After nearly six months of delays, Auravisor finally shipped at the end of September, just barely beating Sony’s PSVR to the market. I met Auravisor’s creator James Talbot at CES 2016 in a small booth in a back corner, far removed from the busy crowds and major brands. After demoing a variety of headsets, lenses, and VR experiences, I decided to back the Auravisor to see if it has utility for Hardcore Droid.
I really wanted Auravisor to be something unique and special in a sea of smartphone-powered Cardboard headsets. Nobody expects it to meet the processing capabilities of the PC-powered Vive and Rift or the PS4-powered PSVR. However, Android VR does still have utility, especially in 360-degree videos and photos. Unfortunately, after patiently waiting through months of delays, I finally received my Auravisor headset and was appalled at how it managed to fail at nearly every single corner.
Auravisor isn’t worthy of retail shelf space because it’s a poorly made, terribly constructed mess of a product that’s not ready for the consumer market.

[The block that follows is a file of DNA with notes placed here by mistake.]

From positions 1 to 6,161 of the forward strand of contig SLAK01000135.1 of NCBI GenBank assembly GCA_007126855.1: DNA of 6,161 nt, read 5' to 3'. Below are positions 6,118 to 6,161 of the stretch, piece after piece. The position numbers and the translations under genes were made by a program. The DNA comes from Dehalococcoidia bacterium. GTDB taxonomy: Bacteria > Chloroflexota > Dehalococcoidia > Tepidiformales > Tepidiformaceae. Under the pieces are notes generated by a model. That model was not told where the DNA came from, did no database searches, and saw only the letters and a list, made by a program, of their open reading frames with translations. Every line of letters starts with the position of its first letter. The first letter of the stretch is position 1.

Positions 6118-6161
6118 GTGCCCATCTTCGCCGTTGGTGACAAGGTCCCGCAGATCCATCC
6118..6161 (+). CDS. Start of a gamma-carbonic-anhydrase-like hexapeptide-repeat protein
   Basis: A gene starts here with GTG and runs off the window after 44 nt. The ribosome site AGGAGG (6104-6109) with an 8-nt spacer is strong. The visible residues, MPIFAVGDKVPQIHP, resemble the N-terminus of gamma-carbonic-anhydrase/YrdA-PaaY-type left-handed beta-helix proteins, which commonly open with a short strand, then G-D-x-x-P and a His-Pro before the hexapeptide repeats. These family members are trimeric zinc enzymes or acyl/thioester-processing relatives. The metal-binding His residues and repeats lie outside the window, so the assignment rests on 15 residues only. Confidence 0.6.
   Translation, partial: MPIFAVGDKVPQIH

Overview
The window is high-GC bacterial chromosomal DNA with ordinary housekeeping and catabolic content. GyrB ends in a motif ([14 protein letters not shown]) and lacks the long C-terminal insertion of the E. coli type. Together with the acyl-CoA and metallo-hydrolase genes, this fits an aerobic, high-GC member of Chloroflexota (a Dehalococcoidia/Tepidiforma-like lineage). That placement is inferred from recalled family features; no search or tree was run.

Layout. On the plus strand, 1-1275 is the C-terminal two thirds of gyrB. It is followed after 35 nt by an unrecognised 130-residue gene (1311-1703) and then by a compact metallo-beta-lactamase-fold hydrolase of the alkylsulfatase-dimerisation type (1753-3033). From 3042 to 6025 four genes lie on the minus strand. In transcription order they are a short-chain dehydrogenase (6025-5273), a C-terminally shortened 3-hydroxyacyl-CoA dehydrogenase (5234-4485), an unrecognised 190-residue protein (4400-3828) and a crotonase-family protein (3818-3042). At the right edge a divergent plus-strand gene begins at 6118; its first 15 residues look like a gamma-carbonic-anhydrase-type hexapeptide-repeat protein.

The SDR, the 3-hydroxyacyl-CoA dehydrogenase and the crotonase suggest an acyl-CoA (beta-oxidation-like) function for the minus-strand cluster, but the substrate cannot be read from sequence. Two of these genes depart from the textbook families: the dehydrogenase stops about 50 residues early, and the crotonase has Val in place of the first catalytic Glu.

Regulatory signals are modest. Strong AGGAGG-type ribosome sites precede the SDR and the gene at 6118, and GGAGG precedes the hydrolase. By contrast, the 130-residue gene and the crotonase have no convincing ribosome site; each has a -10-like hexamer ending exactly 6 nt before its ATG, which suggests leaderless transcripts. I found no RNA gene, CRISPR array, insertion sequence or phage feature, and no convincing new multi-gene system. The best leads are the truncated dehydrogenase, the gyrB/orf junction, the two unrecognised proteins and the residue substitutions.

I’m sure Talbot knows a lot about consumer electronics. He’s been able to create a few bluetooth headphones and speakers here and there. But the man clearly has no experience with consumer technology, which is what virtual reality truly is. Instead, he’s simply another businessman with a great sales and marketing background trying to jump into the market and rush out a shoddy, generic VR headset that fails to meet expectations.
1. Straps/Headset Are Extremely Uncomfortable
Whereas the HTC Vive and Oculus Rift feel relatively comfortable on your face, PSVR definitely wins the design award. The hard plastic design of the PSVR makes it feel like you’re wearing a baseball cap, and the display is only moved toward your face to block out light and focus, not as a method of keeping it on.
Early adopters of the Vive and Rift are fully aware of how tired your face gets from having that headset pressed against your face for a lengthy play session. My roommates and I spent pretty much all day yesterday taking turns on PSVR, and nobody has any face pain.
Auravisor went the other direction, creating a harder plastic design with sharper edges and much cheaper padding. Ergonomics was definitely not a consideration in the design of the headset itself, and the cheap rubber used for the straps only serves to smash your face into a hard piece of plastic.
Instead of the minor discomfort of Rift and Vive or the luxury comfort of PSVR, I was treated to intense pain at the bridge of my nose where a heavy, hard piece of plastic was being forcefully pulled into my face to the point that it was difficult to use.
My roommates both tried the Auravisor on as well, and despite having different shaped/sized heads and faces, we were all equally uncomfortable by the experience.
2. System UI Is Deeply Flawed